Do drugs for attention deficit hyperactivity disorder (ADHD) help steer kids away from cigarettes? Or do they actually make youngsters with ADHD more likely to smoke? In a new report, researchers say they might have found some signs of the former, but they also acknowledge that the evidence is extremely weak.
"The idea of whether treatment for ADHD affects the risk for other conditions is a really interesting thing and there is a lot of back and forth," said Dr Paul Hammerness of Harvard Medical School in Boston, who led the research.
About 2.7 million children and teens in the US take stimulants for ADHD, such as Novartis' Ritalin, Shire's Adderall and Janssen's Concerta.
Studies in rats have shown that giving the animals stimulants might whet their appetite for cocaine later on. But there have been mixed findings on the link between stimulants, substance abuse and smoking in humans.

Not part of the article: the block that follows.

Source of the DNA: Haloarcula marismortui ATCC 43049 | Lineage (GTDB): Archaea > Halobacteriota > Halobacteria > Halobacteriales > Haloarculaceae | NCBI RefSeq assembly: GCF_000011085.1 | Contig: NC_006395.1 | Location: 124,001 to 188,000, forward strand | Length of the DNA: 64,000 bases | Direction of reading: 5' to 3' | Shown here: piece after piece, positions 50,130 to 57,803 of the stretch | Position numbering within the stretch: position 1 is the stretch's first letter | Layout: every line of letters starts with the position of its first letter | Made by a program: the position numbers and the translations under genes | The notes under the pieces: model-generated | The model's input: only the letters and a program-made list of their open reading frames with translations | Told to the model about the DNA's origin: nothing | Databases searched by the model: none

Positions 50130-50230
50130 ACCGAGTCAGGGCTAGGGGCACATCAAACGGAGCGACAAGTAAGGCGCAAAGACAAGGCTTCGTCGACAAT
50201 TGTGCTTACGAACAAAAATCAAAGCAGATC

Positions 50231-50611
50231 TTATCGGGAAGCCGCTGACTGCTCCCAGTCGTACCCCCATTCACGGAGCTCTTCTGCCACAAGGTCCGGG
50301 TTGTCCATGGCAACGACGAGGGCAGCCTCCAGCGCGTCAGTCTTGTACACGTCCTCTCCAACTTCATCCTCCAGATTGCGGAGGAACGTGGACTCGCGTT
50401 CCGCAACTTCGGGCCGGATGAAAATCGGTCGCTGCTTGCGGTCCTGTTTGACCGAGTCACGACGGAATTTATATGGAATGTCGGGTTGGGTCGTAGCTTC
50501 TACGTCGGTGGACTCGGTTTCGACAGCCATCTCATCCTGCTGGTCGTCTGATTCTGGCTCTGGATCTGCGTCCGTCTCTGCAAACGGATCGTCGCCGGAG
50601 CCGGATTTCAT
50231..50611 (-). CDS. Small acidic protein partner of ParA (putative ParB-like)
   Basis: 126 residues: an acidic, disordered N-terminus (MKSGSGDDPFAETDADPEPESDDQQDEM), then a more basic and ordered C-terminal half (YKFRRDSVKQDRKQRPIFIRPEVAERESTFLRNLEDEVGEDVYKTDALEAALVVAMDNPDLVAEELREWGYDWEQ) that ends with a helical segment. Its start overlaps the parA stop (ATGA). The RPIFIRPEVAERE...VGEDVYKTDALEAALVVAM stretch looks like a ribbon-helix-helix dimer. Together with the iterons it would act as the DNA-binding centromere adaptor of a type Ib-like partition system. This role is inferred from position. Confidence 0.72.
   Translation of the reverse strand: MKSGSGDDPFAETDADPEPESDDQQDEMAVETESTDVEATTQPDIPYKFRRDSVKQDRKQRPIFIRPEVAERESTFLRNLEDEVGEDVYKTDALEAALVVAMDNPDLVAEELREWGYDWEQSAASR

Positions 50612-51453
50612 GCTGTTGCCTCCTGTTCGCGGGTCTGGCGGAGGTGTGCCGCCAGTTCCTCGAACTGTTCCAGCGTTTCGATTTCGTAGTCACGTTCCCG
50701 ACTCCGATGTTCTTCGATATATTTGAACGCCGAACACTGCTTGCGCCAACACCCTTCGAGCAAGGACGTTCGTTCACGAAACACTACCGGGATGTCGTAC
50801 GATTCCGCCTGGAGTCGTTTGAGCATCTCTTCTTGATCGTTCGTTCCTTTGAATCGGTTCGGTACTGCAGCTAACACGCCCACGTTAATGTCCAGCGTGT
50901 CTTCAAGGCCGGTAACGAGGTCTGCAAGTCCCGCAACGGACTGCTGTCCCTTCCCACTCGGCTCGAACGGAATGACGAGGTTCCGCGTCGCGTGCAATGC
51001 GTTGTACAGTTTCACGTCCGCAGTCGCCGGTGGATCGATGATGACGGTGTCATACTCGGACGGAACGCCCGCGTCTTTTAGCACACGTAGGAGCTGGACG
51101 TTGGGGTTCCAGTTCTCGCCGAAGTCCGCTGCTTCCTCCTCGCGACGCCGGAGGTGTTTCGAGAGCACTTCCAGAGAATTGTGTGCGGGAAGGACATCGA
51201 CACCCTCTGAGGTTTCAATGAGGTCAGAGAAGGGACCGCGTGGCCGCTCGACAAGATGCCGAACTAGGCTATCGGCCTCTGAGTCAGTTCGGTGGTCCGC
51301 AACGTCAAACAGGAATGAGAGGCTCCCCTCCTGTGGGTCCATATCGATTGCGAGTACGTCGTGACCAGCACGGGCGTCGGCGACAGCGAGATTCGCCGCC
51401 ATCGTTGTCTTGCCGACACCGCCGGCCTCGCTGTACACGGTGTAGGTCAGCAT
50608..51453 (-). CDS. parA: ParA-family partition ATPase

How the study was done
In the new study, which was funded by Janssen, Dr Hammerness analysed 154 adolescents with ADHD who used Concerta (extended-release methylphenidate). At a mean follow-up of 10 months, about 7% of the teens or pre-teens reported smoking.
That was a smaller proportion than the 20% smoking rate seen in a nonsimultaneous cohort of adolescents with ADHD who were not taking stimulants.
But when the researchers accounted for differences is behavioural problems between the two groups, the gap in smoking rates disappeared.
Dr Hammerness, who has ties to several manufacturers of ADHD medications, said no firm conclusions could be drawn from his study, which was published online in The Journal of Pediatrics.
"You can't conclude anything from the study, nope," he said. "This is the nature of the beast."
But he also said that placebo-controlled studies are hard to do because not treating children with ADHD for extended periods could be considered unethical.
(Reuters Health, August 2012)
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